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Holiday music matchups

Cue the season’s best and worst, celebrity deathmatch style



The holiday music scene is almost as crowded as Southgate Mall on a weekend afternoon. Contemporary artists continually struggle to find footing in this congested genre, on the theory that the classics never fade from popular favor, and yet every year anyone who’s anyone records “The Christmas Song” with an orchestra just to try to squeeze out a little extra coin. We’re stuffed fuller than Santa’s sleigh and decided it’s time to suck out the trash. By pitting roughly similar artists against each other—call it a battle of the bands in the name of Baby Jesus or a tinsel-clad celebrity deathmatch—we’re trimming our playlist and letting you check it twice.

Christina Aguilera’s My Kind of Christmas vs. Jessica Simpson’s Rejoyce

Ugh, we totally don’t want to pick a winner here, skanks you very much. But when pressed—much like the recently pudgy Simpson into her Daisy Dukes—we’re siding with Aguilera. The fidgety techno “Xtina’s Xmas” and her remix of “The Christmas Song” (hey, clubs need something to play this time of year, too) are strangely refreshing compared to Simpson’s über-breathy take on “The Little Drummer Boy” (a duet with sister Ashlee, no less) and “O Holy Night;” the former Mrs. Lachey comes off sounding asthmatic. But what puts Aguilera over the top, like anything with this pair, is aesthetics—her black-and-white album cover exposes a bare midriff but says “Xalt in the season” better than Simpson’s slightly confused-looking headshot.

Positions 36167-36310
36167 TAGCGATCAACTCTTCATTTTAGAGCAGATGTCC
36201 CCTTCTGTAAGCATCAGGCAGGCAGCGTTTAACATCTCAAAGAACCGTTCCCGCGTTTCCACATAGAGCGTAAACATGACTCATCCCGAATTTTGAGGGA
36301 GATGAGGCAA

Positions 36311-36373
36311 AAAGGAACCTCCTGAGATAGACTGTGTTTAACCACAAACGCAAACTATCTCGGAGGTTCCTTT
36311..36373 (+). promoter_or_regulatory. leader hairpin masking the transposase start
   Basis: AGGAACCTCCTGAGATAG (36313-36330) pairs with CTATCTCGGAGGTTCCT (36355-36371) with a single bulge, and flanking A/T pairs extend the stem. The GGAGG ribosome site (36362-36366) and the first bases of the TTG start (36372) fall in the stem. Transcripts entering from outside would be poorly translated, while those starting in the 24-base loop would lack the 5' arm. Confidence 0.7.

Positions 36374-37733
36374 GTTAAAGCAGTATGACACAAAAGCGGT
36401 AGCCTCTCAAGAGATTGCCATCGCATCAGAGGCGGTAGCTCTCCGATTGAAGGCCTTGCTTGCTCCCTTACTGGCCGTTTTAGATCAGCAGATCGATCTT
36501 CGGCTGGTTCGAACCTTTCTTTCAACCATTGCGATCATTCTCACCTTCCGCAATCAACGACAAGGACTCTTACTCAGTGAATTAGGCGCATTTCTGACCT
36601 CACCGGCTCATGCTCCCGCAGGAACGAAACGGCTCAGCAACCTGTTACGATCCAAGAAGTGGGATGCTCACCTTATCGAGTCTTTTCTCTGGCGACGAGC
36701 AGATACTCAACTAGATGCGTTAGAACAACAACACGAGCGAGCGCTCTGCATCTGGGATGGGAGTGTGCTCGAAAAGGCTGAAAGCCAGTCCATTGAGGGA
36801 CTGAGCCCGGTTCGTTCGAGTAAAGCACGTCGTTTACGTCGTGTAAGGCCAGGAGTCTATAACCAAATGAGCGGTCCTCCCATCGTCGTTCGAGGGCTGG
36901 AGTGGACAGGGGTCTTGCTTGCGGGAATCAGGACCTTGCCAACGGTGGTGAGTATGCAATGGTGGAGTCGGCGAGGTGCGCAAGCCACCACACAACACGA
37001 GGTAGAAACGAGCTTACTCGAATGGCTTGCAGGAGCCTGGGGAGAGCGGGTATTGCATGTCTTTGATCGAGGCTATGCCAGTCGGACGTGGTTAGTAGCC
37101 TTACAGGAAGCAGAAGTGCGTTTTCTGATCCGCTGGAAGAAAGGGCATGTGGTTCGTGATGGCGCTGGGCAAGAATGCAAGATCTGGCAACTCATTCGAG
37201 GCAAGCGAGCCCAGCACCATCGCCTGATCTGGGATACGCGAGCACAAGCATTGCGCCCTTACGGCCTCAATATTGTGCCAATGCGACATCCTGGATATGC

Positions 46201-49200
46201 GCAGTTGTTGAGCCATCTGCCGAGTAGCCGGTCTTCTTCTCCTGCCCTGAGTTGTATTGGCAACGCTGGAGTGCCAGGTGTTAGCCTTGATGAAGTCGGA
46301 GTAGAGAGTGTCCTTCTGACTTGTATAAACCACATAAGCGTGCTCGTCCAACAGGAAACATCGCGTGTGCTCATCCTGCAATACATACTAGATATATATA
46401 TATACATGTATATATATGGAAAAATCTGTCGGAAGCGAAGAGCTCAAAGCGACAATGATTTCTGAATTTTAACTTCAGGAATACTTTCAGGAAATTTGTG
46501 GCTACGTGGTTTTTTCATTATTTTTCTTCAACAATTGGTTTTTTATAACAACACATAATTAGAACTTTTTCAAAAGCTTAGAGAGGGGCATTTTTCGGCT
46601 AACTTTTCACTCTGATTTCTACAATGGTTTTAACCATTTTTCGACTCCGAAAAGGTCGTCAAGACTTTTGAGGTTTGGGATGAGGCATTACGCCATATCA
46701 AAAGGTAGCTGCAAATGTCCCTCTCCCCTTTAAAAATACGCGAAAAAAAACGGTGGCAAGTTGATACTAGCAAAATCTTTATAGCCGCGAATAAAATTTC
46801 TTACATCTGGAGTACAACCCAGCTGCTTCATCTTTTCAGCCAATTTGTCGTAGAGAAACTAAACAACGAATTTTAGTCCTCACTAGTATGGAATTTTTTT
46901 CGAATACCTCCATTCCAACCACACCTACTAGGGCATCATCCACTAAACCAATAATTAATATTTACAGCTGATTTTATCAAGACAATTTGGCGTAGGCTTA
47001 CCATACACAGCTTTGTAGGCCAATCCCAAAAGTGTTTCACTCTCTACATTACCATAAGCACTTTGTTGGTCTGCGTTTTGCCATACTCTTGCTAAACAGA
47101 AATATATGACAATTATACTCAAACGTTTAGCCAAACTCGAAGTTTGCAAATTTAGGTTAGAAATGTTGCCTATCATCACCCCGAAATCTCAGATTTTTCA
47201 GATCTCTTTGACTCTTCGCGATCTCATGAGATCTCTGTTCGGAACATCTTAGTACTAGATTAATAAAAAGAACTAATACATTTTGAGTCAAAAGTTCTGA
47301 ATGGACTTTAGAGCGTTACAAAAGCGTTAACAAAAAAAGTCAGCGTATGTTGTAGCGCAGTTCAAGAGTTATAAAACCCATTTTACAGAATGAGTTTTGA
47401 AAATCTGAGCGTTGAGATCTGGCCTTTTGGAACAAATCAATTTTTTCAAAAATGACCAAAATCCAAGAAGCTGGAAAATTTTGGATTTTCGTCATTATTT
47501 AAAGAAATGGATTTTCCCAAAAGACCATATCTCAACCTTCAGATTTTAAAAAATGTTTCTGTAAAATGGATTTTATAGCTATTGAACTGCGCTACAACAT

Merry Christmas from The Chipmunks vs. Christmas with the Rat Pack

Granted, it’s hard to resist the appeal of Alvin, Simon and Theodore’s one-hit-wonder “The Chipmunk Song (Christmas Don’t Be Late)”—who doesn’t sing along when Theodore croons, “Me, I want a hoola-hoop”?—but by the fourth song on this helium-fueled 24-track marathon listeners may want to take an ax to the little critters. The Rat Pack’s 21-track effort, however, gets better the longer it’s played. Dean Martin’s classy “Let It Snow! Let It Snow! Let It Snow!” doesn’t need the exclamation points to emphasize his smooth delivery. Old Blue Eyes’ “Have Yourself a Merry Little Christmas” simply melts through the speakers. And Sammy Davis Jr., who converted to Judaism in the mid-1950s, offers up spirited renditions of “The Christmas Song” and “Christmas Time All Over the World.” The Rat Pack should stick in your collection like glue paper under the kitchen sink.

Elton John’s Christmas Party vs. Clay Aiken’s Merry Christmas with Love

In the ultimate catfight, Elton bitch-slaps Clay hard. Christmas Party includes 21 tracks: John bookends the compilation with his own originals, then lines up a divine collection of tunes from the likes of Rufus Wainwright, the Pet Shop Boys, Kate Bush and Jimmy Buffett. Most of these tracks have been previously released, but we don’t care—Elton’s liner notes on why he likes each song show he really cares. With Clay, there’s no such Love. His Johnny-Come-Lately routine is straightforward and polished, but he adds absolutely no flair to the holiday genre with pedestrian versions of “Winter Wonderland” and the like. Clay ends up looking like pinstripes compared to Elton’s sequins.

Adam Sandler’s What the Hell Happened to Me? vs. Barenaked Ladies’ Barenaked for Hanukkah